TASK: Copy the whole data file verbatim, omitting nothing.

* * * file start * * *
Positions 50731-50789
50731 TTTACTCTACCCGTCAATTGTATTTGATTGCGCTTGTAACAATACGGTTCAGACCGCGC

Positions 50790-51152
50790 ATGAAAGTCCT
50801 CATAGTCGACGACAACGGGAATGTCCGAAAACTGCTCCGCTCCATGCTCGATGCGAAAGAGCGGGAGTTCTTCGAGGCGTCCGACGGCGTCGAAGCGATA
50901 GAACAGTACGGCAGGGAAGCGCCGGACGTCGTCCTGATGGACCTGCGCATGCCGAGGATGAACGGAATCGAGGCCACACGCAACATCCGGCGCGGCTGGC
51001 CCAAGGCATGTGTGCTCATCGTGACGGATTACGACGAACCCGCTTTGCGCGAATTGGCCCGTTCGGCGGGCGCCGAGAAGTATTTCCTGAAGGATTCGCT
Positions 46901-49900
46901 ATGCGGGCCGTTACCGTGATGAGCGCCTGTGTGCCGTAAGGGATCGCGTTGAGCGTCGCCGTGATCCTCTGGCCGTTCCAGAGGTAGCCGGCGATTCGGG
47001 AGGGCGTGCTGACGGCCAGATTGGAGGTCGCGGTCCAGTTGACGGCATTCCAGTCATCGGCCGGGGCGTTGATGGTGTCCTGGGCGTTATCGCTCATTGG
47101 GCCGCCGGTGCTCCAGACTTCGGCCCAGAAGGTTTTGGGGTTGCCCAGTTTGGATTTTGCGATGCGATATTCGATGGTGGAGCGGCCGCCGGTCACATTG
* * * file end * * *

Positions 50731-50789
50731 TTTACTCTACCCGTCAATTGTATTTGATTGCGCTTGTAACAATACGGTTCAGACCGCGC

Positions 50790-51152
50790 ATGAAAGTCCT
50801 CATAGTCGACGACAACGGGAATGTCCGAAAACTGCTCCGCTCCATGCTCGATGCGAAAGAGCGGGAGTTCTTCGAGGCGTCCGACGGCGTCGAAGCGATA
50901 GAACAGTACGGCAGGGAAGCGCCGGACGTCGTCCTGATGGACCTGCGCATGCCGAGGATGAACGGAATCGAGGCCACACGCAACATCCGGCGCGGCTGGC
51001 CCAAGGCATGTGTGCTCATCGTGACGGATTACGACGAACCCGCTTTGCGCGAATTGGCCCGTTCGGCGGGCGCCGAGAAGTATTTCCTGAAGGATTCGCT
Positions 46901-49900
46901 ATGCGGGCCGTTACCGTGATGAGCGCCTGTGTGCCGTAAGGGATCGCGTTGAGCGTCGCCGTGATCCTCTGGCCGTTCCAGAGGTAGCCGGCGATTCGGG
47001 AGGGCGTGCTGACGGCCAGATTGGAGGTCGCGGTCCAGTTGACGGCATTCCAGTCATCGGCCGGGGCGTTGATGGTGTCCTGGGCGTTATCGCTCATTGG
47101 GCCGCCGGTGCTCCAGACTTCGGCCCAGAAGGTTTTGGGGTTGCCCAGTTTGGATTTTGCGATGCGATATTCGATGGTGGAGCGGCCGCCGGTCACATTG